Environmentally friendly companies

Posted on: 08 May 2014

Implementing eco-friendly principles doesn’t have to cost your business the earth.

Meet Peter. He is a small business owner, just like you. Peter wants to make his company more profitable by becoming more environmentally friendly. But can he do both?

In a recent Small Business Index from Office Depot, 39% of SMEs see concerns about cost as the main challenge of going green. However, M&S is proof that going green can make you money – its ‘Plan A’ sustainability programme was due to cost it more than £200m in the first five years. It actually generated £105m, mainly through improved resource efficiency.

You’ll learn how to apply some sustainable yet profitable business practices to your own business at the same time.

Reduce overheads
Be more competitive
Improve processes
Get staff involved with green initiatives


Running a business incurs inevitable office and administrative costs, particularly when it comes to utility bills, paper consumption and waste disposal. Becoming more eco-friendly can make all these significantly less costly.

Lower energy bills

  • By instilling the habit of turning things off when they’re not in use, Peter could significantly reduce his energy bills:
  • Photocopiers use enough energy to produce more than 1,500 copies if left on overnight
  • Leaving the lights on in the office uses enough energy to make 1,000 cups of tea
  • Vending machines that carry non perishables can be turned off overnight and at weekends, or set on a timer to do so, to reduce unnecessary energy usage
  • Turning the thermostat down by 1 degree C could save Peter 8% on his fuel bill. Turning the heating or air conditioning off in unused rooms and overnight will also save him money.

Cut paper and ink consumption

Depending on the type of business and the amount of printing it does, some companies spend up to 3% of their turnover on toner and ink. Peter could use less paper and ink by:

  • Printing double sided, in draft or in black and white and changing the font he uses (Verdana takes up fewer printed pages than Times New Roman)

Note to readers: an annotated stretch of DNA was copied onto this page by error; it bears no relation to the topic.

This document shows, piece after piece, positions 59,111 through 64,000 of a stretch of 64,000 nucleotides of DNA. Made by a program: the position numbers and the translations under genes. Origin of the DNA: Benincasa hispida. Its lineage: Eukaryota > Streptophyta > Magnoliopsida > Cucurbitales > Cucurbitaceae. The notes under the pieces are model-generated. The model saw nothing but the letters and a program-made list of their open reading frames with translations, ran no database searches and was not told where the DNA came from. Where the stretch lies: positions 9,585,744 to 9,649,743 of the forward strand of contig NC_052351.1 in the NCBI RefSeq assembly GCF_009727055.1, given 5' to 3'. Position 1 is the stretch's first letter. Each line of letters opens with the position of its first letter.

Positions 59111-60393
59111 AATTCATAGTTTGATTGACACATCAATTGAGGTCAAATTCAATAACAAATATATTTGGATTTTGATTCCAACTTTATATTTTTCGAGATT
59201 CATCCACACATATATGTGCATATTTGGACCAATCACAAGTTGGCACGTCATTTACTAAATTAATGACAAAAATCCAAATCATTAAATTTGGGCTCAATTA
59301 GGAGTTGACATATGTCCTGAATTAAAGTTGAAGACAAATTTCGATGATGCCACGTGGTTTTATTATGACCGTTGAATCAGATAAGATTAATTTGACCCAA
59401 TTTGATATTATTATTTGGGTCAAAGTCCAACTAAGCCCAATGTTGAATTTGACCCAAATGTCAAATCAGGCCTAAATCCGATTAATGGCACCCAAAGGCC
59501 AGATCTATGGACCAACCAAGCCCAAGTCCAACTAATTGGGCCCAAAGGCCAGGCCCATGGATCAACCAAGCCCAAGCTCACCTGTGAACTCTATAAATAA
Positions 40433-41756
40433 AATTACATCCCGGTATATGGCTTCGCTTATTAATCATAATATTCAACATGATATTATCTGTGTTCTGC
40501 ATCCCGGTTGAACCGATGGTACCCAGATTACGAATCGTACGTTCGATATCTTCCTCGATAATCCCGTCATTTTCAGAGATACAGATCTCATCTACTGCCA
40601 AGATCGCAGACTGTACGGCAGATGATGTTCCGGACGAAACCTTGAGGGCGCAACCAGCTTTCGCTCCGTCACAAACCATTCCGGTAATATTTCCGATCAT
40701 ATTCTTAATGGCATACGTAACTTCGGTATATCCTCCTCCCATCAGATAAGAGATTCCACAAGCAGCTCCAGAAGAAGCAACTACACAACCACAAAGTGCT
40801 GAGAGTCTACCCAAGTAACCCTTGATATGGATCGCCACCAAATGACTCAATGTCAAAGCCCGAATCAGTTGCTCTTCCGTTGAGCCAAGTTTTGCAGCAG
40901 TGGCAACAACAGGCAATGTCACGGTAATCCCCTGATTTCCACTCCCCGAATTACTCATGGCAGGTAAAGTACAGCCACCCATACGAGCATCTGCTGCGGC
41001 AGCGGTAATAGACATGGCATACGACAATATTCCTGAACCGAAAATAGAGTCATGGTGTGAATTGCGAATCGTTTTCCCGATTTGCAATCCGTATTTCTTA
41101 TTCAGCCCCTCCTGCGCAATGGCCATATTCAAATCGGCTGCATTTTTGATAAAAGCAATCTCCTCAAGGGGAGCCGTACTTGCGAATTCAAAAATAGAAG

• Invoicing electronically and paying bills online.
  • Using the Cloud to reduce the amount of printing done to share documents (for example, Google Docs lets
  • Peter work on a document simultaneously with others). The Cloud also helps to lower the amount of hardware needed, thus reducing Peter’s carbon footprint further.
  • Storing files online rather than on paper in rows of filing cabinets. Dropbox and the like are free Cloud storage systems that could free up valuable floor space for Peter to use more productively.
  • Donating empty printer cartridges and toners to charity rather than paying to send them to landfill.

Decrease waste disposal charges

  • A simple waste audit will give Peter an idea of what his team are putting in the bin, how much there is and how often they’re emptied. Local waste management companies will provide advice about how to reduce his waste disposal charges as well as the number of collections they have to make. He could also talk to other local businesses about combining the collection of recyclables.
  • Assorted bins positioned cleverly around Peter’s premises, such as putting a paper recycling bin next to the photocopier, makes it easier for his staff to get into the habit of using the facilities.
  • If Peter produces large amounts of certain waste (like clean waste metal and large volumes of cardboard), he can list them on websites like WhyWaste.org who will come to him to collect them.
  • Asking suppliers to take back bulk packaging for reuse will reduce the amount of money he spends sending it to landfill.
  • Electrical items (Waste Electrical and Electronic Equipment, WEEE) can be recycled for free. Peter can find out what services are available via his local council.


Lowering his operating costs gives Peter an opportunity to offer more competitively priced products and services to his customers. Achieving this at the same time as becoming a more environmentally friendly business can improve his sales figures and his reputation at the same time.

Reduce fuel consumption

Every business relies on vehicles to some extent. From the sole trader who uses their car to pick up supplies to larger businesses like Peter’s that operate a fleet of vans to deliver products.

Fuel consumption can amount to 17% of the total cost of owning a van for four years. For businesses like Peter’s that use vans to deliver goods, decreasing the number of times they have to fill up can help them offer more competitive delivery charges to their customers.

  • There are ways in which Peter can improve his mpg. He could improve fuel consumption by up to 3% by simply ensuring the van’s tyre pressure is right.
  • Eco-friendly models of the country’s most popular vans are not only good for the environment but also publicise reduced running costs too.
  • Better logistics scheduling is possible with tracking systems that analyse driving time and hours so that businesses like Peter’s can reduce their fleet’s overall fuel consumption. Not only does this save fuel but it also saves valuable time that can be used getting more products to more customers faster.